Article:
If you find chiggers on your skin, the best way to get rid of them is to lather with soap and hot water. You may have to wash several times to get them off your body.
Then, you can use any kind of anti-itch medication, like calamine or hydocortisone cream. Aloe vera can also be helpful.
Wash your clothing thoroughly in hot, soapy water to get rid of chiggers in your clothes. Do a thorough check all over your body to make sure no more chiggers remain.
Because chiggers don’t actually burrow into your skin, attaching themselves with their sharp jaws, you will need to be extremely thorough in washing every inch of your body.
You might also want to use an antiseptic around the bites to help prevent secondary infection. Taking an over the counter antihistamine or applying a cold compress can help relieve itching.
Unfortunately even after the chiggers are removed from your body and clothing, the bites will linger – and they can be itchy and uncomfortable for several days.
Getting Rid of Chiggers
1. Hunt Them Down
Your first step in getting rid of chiggers is to hunt them down. Chiggers prefer moist areas of thick vegetation, so check those places first.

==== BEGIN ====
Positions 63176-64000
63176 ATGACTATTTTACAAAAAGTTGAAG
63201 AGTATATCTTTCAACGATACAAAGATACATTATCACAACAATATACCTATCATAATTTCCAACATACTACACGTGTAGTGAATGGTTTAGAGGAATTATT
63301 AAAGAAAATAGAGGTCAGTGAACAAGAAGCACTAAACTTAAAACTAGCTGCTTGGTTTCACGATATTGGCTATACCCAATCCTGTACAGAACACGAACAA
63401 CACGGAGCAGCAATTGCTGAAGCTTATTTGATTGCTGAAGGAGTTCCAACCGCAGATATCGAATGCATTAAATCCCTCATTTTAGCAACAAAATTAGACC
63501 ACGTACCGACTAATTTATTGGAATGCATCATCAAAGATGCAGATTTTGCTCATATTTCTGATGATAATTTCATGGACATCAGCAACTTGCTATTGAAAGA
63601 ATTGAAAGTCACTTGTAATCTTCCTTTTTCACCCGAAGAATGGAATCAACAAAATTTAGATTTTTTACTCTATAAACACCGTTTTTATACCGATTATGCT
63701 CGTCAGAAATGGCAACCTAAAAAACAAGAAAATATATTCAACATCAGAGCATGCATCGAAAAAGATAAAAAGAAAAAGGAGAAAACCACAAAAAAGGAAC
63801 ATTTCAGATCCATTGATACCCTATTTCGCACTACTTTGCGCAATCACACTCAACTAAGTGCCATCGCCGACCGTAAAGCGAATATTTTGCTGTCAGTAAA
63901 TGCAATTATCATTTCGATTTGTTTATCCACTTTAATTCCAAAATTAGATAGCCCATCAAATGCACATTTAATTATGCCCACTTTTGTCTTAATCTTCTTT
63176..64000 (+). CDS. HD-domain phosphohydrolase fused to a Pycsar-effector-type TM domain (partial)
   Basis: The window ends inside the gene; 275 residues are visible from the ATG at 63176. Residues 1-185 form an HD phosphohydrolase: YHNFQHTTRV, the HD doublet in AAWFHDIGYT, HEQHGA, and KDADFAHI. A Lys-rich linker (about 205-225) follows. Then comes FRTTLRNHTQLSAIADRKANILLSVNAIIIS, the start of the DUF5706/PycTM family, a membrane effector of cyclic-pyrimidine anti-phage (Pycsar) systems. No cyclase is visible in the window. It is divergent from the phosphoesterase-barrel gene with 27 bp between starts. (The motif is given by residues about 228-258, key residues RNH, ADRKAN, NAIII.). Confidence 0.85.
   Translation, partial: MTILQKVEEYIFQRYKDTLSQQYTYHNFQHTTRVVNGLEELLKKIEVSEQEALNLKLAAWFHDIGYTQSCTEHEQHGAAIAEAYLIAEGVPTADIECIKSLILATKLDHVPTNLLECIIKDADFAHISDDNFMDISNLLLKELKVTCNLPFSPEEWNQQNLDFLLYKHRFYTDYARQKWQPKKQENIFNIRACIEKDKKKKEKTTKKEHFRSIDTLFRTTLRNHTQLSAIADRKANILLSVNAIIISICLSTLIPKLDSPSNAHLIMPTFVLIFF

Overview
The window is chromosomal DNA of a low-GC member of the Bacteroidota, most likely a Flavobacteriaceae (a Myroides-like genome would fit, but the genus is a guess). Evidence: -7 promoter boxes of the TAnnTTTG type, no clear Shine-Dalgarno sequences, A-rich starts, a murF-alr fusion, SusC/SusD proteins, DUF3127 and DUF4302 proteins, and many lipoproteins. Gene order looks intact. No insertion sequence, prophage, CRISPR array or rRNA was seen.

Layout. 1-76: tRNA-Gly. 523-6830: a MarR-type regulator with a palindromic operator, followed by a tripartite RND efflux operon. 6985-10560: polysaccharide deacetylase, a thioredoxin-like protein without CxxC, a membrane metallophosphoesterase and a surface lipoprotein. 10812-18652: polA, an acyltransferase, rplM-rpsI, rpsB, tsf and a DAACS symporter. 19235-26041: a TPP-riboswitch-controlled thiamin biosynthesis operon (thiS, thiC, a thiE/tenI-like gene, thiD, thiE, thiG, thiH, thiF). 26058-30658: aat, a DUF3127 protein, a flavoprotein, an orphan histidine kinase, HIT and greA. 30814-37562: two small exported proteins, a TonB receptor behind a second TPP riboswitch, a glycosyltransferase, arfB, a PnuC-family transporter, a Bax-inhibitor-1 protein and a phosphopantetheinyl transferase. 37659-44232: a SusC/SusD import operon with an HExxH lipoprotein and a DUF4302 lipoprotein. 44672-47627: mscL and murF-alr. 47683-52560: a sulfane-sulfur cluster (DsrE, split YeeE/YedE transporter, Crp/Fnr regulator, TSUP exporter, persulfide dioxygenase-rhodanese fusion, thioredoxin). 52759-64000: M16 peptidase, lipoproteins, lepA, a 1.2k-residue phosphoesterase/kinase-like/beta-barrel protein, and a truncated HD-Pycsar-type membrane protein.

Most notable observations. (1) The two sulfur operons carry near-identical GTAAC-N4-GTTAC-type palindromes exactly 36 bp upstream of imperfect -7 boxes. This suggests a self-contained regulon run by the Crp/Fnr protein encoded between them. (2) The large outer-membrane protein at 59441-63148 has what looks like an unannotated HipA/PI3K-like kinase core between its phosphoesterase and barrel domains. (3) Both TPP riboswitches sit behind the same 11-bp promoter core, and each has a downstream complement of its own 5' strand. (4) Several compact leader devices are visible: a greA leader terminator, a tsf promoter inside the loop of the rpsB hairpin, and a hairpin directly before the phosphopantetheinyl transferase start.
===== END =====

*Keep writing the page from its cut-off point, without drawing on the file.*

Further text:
They like full sun but they also can be hiding in shadier spots. However, you can probably skip areas where the lawn is mowed short.
Set out with a square of black cardboard, ideally about 6×6 inches. More squares is better – then, you can lay the squares on edge in areas where you suspect a nasty chigger infestation.
Leave these squares there for a few minutes, then take a close look at the cardboard.
If there are chiggers, you’ll see them clustered there. Since they are yellow, brown, or red in color, you should be able to see them against the black backdrop (at least, adult chiggers, that is – the younger ones might be harder to see).
You can also put out a shallow bowl of water. Set this in the grass, where chiggers are most common.
They’ll flock to the water as they seek out a drink, but you might need a magnifying glass to see them.
2. Cut Back Vegetation
Again, the easiest way to get rid of chiggers, just as it is to prevent them, is to cut back any dense vegetation.
You rarely need to use pesticides to get rid of chiggers, but you will need to do some serious yard work.